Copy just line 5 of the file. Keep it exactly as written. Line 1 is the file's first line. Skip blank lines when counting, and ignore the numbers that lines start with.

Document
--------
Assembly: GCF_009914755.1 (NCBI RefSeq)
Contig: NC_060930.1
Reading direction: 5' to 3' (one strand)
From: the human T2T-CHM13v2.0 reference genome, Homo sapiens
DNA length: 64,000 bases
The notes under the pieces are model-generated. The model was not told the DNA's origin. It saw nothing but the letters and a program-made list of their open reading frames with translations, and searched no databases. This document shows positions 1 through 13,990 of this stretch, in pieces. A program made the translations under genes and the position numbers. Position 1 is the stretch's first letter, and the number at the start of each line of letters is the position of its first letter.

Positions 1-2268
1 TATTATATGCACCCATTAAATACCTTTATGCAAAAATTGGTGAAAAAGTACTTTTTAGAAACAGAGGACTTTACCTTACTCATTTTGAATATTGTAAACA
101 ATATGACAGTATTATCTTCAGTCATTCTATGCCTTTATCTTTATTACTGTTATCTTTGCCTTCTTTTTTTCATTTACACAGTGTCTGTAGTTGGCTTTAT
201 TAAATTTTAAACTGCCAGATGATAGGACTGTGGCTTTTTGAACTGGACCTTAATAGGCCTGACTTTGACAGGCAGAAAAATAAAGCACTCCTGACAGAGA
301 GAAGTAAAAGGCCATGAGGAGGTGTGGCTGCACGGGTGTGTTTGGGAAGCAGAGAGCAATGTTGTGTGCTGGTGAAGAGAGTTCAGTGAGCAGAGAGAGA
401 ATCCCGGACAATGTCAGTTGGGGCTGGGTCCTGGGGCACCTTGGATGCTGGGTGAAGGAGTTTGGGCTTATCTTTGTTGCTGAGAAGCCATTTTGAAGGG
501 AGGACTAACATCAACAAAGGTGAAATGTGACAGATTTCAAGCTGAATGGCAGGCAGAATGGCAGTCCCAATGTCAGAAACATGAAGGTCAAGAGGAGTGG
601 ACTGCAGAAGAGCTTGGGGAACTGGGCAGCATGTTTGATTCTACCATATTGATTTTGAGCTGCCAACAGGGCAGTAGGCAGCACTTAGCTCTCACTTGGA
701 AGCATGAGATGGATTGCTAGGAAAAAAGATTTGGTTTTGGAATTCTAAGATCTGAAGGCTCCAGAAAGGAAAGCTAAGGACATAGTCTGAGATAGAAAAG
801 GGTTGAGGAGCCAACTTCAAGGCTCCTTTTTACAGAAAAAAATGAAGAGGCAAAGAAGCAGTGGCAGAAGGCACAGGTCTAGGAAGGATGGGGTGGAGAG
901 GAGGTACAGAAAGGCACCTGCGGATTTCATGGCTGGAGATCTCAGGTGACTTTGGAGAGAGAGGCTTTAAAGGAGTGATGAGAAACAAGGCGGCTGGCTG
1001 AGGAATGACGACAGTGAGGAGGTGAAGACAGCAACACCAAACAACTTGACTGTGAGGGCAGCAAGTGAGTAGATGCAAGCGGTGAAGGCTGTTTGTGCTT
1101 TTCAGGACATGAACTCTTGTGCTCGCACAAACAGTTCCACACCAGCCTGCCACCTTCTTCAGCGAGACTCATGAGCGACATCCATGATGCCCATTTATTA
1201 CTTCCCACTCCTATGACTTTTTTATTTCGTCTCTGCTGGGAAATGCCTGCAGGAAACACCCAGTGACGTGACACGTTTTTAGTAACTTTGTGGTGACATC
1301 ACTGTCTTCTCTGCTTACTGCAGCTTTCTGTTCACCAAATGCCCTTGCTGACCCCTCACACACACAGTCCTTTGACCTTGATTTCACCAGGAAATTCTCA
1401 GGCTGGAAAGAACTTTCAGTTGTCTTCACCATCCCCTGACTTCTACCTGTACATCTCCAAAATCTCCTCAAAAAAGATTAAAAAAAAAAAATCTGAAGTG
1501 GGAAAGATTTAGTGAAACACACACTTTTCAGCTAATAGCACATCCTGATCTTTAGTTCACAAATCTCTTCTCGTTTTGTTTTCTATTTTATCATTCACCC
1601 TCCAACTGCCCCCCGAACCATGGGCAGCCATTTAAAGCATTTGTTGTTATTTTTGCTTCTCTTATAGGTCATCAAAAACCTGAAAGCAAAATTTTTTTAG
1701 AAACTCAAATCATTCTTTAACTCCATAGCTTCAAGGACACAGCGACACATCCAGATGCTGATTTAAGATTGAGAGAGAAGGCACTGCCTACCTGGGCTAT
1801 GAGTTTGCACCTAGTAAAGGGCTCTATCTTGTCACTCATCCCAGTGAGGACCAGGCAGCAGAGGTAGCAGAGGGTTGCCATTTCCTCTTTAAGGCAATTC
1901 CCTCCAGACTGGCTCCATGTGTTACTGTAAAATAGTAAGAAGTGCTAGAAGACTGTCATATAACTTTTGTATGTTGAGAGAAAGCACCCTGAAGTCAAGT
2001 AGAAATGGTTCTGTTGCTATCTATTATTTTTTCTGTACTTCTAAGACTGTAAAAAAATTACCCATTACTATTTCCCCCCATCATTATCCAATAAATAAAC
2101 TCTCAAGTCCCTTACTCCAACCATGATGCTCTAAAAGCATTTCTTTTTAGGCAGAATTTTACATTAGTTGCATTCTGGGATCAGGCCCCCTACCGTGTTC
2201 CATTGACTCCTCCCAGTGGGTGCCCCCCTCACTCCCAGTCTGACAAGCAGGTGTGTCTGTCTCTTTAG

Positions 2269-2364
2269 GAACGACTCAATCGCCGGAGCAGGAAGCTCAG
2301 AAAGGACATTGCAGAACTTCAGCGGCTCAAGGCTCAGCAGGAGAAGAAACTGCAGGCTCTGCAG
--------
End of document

DNA length: 64,000 bases